- STOP posting everything that comes to mind on social media: Think about how it will affect those who will see it. Is it good vibes? I would encourage people to ask that question with every post and at minimum be sure the answer is yes 50%of the time. Can you vent? Sure that’s natural and healthy (to an extent) but don’t let it be everything you spew into the cybersphere.
What are the best resources you would suggest to a person who is feeling anxious?
This is a tough one because there are so many and because people will all have different needs. I would say start with both the American Psychiatric Association and the American Psychological Association websites for starters.
Can you please give us your favorite “Life Lesson Quote”? Do you have a story about how that was relevant in your life?
“People don’t care how much you know until they know how much you care.” Theodore Roosevelt
This quote is part of my signature at the bottom of all my work emails. I feel it embodies the role of the physician. Yes, we go to great lengths to learn copious amounts of information in hopes that we can become bastions of knowledge. However if at the end of all that learning we are gruff, unpleasant, and essentially unable to make good human connections, I would argue it was all for naught.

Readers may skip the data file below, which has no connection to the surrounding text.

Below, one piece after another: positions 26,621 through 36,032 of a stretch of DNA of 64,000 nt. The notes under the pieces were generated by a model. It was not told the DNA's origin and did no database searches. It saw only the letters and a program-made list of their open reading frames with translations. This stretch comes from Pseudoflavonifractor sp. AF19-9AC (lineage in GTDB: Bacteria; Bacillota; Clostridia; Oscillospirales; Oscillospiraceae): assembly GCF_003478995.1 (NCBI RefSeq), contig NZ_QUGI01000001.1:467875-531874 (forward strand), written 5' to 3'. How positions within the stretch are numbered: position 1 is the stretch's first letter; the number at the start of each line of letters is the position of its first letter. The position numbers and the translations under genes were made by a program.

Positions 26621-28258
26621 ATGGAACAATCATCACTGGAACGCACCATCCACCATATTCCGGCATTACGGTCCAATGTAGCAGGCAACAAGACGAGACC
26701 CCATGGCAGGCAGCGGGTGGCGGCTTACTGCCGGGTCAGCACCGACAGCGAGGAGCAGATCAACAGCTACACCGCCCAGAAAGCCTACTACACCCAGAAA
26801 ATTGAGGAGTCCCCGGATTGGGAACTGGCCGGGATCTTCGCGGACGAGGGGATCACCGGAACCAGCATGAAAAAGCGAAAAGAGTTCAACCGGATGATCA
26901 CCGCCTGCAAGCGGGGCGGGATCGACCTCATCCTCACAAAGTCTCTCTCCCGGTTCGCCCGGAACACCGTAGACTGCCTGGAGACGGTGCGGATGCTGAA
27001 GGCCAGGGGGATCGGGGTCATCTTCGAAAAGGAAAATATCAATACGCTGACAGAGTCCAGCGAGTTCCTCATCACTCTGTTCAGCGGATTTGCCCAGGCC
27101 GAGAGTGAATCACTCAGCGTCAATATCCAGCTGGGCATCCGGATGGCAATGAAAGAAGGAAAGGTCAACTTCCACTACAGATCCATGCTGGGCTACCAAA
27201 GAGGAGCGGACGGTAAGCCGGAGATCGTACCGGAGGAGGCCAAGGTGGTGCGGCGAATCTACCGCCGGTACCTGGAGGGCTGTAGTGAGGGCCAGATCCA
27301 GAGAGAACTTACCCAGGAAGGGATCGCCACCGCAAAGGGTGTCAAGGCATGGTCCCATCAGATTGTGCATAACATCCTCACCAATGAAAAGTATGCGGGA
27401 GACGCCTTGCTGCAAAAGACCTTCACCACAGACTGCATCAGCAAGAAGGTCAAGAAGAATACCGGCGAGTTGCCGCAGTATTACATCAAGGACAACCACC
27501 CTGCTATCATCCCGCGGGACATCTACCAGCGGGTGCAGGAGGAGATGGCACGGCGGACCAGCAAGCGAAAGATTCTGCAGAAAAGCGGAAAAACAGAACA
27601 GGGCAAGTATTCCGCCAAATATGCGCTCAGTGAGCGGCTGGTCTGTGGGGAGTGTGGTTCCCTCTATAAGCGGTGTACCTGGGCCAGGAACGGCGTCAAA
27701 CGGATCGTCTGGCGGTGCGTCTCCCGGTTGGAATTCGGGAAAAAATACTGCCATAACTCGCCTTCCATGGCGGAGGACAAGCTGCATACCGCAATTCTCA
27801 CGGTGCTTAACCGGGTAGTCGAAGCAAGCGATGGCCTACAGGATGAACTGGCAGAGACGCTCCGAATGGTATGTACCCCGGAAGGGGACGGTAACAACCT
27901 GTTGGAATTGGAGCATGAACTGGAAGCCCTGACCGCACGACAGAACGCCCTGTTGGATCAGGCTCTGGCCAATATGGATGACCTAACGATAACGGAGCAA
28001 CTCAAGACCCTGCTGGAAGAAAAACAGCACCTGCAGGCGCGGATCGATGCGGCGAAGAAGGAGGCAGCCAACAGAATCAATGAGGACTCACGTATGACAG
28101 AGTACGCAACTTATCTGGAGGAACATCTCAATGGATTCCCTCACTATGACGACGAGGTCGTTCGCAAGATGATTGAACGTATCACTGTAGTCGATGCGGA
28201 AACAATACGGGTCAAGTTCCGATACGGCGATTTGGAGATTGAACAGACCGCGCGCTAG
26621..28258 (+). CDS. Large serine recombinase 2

You are a person of great influence. If you could start a movement that would bring the most amount of good to the most amount of people, what would that be? You never know what your idea can trigger. 🙂
A cultural revolution of mindful, moderate living, with individuals creating new societal norms which eradicate the concept of the modern consumer (Think the Mr. Money Mustache blog without the expletives). Leading to a mindful society (Think the book 10% happier) that can comfortably and zealously contribute to increasing the world’s abundance. (Think the book Abundance).
Of note, I mentioned a number of websites and books. I have no financial connections to these or otherwise, I simply have the bad habit of reading.
What is the best way our readers can follow you online?
[email protected] (Literally made this e-mail for this interview)
Thank you for these fantastic insights. We wish you only continued success in your great work!